A hacker known only as "pr0f" posted the e-mails and passwords of more than a hundred United Arab Emirates government employees.
The latest string of hacks started in earnest in April when hackers launched a sophisticated attack against Sony’s PlayStation Network and Qriocity services. The hackers also breached Sony Online Entertainment. The company reported that the personal information of more than 100 million users had been exposed.
Anonymous has said it was not responsible for the Sony hacks. It did acknowledge, however, that some of its members might have acted independently to attack Sony.
Just yesterday, a hacking organization called LulzSec posted links on its Twitter account to data it had stolen from Sony’s internal networks, as well as from the networks of Sony Pictures, Sony Music Belgium, and Sony Music Netherlands. The group claimed the data was not encrypted and had been left for the taking.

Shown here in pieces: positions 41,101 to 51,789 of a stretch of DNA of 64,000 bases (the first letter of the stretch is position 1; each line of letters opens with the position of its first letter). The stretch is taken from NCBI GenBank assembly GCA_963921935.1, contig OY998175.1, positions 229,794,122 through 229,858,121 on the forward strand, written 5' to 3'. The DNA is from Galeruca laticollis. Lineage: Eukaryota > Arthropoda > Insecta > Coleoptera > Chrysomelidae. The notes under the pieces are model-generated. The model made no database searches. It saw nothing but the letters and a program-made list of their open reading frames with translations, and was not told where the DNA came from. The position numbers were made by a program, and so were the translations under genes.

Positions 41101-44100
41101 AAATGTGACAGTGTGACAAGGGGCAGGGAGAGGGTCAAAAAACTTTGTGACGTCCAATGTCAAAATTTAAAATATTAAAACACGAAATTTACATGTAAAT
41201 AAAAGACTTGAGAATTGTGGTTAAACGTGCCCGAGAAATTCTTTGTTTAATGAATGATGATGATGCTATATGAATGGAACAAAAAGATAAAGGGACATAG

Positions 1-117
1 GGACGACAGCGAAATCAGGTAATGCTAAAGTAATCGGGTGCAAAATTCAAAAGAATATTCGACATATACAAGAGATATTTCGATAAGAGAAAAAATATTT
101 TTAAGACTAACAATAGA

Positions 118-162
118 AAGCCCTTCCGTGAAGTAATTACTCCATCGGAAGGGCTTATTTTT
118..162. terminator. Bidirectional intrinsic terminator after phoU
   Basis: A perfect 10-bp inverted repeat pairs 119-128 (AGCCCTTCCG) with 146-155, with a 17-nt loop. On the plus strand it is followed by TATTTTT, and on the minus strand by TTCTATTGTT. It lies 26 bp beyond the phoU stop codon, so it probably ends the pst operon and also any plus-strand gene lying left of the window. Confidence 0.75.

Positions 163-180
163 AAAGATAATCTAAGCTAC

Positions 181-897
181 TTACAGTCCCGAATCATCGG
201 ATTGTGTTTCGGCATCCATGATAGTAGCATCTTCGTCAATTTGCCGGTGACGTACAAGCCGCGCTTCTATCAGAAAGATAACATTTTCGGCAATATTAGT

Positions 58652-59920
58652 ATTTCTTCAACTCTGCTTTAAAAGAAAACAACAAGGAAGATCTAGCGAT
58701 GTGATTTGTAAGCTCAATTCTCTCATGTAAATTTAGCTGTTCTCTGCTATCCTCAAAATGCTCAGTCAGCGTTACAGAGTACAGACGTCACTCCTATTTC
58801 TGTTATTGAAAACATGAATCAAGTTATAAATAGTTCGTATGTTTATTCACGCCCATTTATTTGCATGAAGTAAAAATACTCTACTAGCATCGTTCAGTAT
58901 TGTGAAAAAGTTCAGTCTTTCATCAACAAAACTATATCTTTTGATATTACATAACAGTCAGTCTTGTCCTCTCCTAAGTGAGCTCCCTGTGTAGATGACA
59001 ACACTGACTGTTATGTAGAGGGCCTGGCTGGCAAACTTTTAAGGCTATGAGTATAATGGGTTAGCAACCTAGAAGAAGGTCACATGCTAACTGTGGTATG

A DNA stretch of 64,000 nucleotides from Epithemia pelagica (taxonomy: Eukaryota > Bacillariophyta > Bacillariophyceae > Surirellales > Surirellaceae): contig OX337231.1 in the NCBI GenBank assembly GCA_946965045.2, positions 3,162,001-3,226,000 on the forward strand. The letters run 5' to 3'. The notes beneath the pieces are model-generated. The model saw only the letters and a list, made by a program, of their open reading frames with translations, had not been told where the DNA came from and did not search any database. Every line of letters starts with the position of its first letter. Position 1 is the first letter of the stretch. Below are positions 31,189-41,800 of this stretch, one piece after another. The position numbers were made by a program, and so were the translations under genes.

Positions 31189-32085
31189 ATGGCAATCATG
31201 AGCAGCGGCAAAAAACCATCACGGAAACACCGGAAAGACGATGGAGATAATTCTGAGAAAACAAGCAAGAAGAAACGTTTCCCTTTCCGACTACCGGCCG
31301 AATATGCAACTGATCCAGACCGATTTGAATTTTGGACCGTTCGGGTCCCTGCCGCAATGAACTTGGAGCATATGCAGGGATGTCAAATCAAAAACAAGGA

The group then hacked a PBS site and put up a fake story that musical artist Tupac was still alive. The hack was a response to an airing of a PBS "Frontline" episode called "WikiSecrets" that presented WikiLeaks in a somewhat unfavorable light.
Google claiming it had "detected and disrupted" a phishing attack that attempted to give the hackers access to hundreds of Gmail accounts belonging to senior U.S. government officials.
Google said it believed the attacks originated from Jinan, China, but stopped short of blaming the Chinese government.
China denied that the country was the source of recent attacks against users of Google Inc.’s email service.
China did confirm the existence of a military unit devoted to cyberspace, called the Blue Army.
Conclusion: Cybersecurity is a good field for future employment. Get either a BS or MS in Cybersecurity.